At a recent wedding industry event, in a room full of people that are dedicated to creating sweet as pie weddings, a member of said industry was telling me about the “wedding tax” that she had encountered in planning her own wedding. It’s a common discussion I hear people talking about.
So let me help you avoid the wedding tax.
A good way to start avoiding the wedding tax is to be ok with none of your wedding vendors, like your celebrant or photographer, turning up on the actual wedding day. With this in mind you should block out a week for your expected wedding date, and on the invitations let your guests know a date range between 5-10 days. This is to ensure that the humans you book for your wedding today at a really good price have the flexibility to cancel on you as they get better offers or if they get snowed over at their day job. In the event of those vendors not making you their number one priority you have the freedom to book other vendors as the original ones cancel on you.
The second tip is a really helpful one not just for your wedding, but for life, and it’s to lower your expectations. A cake maker today called a wedding planner at midnight to let her know the cake wouldn’t be ready for the wedding today. Luckily for all involved the couple had really low expectations of this cheap cake maker so the cake not being there for the wedding was ok.
The third pro-tip to avoid paying that nasty wedding tax is to save the money today by booking that photographer willing to work for $3.50 an hour when you take into account the engagement shoot, wedding day, edits, revisions and photoshops, and then watch A Current Affair every night to make sure they’ll still be available for your booking or whether they’ll be in the Cayman Islands.
The fourth way to get around paying good money for your wedding creative services is to get a good watch and calendar so you can accurately record the time you’ll be waiting. Your vendor that isn’t charging the wedding tax might be a great bloke but will not reply to emails, phone calls, and Facebook messages for weeks and weeks at a time. Mainly because they’re at their day job earning real cash, or they’re too busy with everyone else’s wedding. If we’re talking about a photographer or videographer then be prepared to wait months after your wedding for your photos and video.
Finally, the best way to avoid the wedding tax is by booking a person to be at your wedding in a professional context for a really low amount of money and just hope that they’ll still be in business in two years when your wedding date comes around. Hope is a known way of ensuring business people don’t go broke between now and then, so don’t worry about if they have solid contracts or take deposits. Just hope and pray that they’ll still exist in two years.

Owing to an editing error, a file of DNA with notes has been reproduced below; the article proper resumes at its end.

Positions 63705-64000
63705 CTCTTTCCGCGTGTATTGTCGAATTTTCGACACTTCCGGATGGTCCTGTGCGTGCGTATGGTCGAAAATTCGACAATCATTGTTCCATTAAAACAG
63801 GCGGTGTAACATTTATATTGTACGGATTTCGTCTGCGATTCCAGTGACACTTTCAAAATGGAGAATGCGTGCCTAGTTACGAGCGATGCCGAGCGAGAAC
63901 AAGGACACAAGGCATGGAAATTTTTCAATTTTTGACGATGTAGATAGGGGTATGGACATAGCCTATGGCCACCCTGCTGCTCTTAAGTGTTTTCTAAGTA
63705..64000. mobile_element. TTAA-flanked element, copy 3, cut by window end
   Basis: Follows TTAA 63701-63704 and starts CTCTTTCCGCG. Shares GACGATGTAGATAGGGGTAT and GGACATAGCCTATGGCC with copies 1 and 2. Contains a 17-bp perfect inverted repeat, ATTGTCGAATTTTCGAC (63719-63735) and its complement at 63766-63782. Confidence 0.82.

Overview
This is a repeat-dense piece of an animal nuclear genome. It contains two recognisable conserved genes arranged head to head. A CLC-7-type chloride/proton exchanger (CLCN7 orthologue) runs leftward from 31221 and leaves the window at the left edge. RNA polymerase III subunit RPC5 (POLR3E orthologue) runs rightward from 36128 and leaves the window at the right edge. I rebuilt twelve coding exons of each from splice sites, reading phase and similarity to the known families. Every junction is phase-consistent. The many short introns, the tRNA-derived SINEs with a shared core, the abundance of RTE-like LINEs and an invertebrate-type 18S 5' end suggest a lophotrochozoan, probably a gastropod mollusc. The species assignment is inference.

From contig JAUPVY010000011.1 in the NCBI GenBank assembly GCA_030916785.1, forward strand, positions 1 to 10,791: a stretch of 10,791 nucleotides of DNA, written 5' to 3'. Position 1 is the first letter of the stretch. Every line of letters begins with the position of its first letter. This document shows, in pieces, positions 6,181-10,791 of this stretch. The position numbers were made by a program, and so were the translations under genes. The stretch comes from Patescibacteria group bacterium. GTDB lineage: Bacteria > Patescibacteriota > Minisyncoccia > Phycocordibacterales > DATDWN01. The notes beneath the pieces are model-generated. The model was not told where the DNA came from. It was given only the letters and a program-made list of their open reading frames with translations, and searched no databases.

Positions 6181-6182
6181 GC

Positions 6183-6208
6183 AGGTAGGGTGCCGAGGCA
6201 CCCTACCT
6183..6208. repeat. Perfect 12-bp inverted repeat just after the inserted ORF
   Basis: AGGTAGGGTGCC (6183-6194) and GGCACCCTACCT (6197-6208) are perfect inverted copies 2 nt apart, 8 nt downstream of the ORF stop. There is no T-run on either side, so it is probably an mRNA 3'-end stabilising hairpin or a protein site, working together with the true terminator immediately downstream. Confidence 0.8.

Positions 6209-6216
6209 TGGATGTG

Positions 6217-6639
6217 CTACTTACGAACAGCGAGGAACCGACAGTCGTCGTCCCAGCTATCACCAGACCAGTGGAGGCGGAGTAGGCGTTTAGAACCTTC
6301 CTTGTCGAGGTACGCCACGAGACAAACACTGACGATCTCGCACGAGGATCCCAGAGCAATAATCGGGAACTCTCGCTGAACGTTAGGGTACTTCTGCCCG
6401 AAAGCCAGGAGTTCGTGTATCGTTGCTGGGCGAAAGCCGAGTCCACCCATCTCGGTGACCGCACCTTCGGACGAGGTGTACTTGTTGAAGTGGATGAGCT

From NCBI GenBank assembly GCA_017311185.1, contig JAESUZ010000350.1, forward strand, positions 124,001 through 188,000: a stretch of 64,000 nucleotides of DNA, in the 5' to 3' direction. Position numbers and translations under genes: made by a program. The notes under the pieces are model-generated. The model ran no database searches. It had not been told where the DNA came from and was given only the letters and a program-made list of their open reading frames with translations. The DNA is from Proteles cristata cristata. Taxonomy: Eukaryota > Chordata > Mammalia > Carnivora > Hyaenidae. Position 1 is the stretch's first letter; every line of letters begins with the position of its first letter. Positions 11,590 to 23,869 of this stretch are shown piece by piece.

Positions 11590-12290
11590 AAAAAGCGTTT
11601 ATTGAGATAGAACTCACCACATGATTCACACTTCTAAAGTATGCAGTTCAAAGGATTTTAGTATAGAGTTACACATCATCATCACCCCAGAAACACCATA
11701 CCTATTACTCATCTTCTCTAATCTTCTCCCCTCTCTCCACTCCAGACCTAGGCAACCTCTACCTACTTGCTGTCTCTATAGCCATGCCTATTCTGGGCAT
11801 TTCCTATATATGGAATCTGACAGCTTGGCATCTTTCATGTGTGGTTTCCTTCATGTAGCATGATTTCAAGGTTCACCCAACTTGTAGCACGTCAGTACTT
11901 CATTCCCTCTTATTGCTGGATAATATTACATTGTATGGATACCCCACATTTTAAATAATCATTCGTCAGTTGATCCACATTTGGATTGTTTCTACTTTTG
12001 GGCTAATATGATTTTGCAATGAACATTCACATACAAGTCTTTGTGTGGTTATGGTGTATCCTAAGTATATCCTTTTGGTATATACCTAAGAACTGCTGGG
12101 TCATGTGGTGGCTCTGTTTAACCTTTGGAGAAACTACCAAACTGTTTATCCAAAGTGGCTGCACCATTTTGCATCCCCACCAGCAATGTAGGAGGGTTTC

Nothing could possibly go wrong with this at all.
The truth is
The truth is that there’s no wedding tax, just that running a wedding related business requires a different business model to the normal businesses. You’re booking talented and creative people to be wholly available for, excited about, dedicated to, freakingly chipper about the event where you’re becoming husband and wife. And the day that is happening, it’s in months or years, and between now and then we’re committed to building our business so that come your wedding day we’ll be there with bells on, with charged batteries, operating equipment, and it’ll be amazing.
And these creatives, they’re generally only booked for the “doing” part of their job 2-3 days a week, and in the rest of the week they’re looking after administration and accounts and hopefully having a day off at some point, maybe even a holiday, so that when your wedding date arrives they’re happy, healthy, and ready to rock your world!
Avoiding the tax
So don’t try and avoid the wedding tax: just find people that you love, that can provide services you value, that are available for your day, for a price you’re willing to pay. And if you aren’t willing to pay that cost, just don’t have those people. There’s no wedding conspiracy, we’re just a bunch of creatives building businesses that empower us to do what we love full time 🙂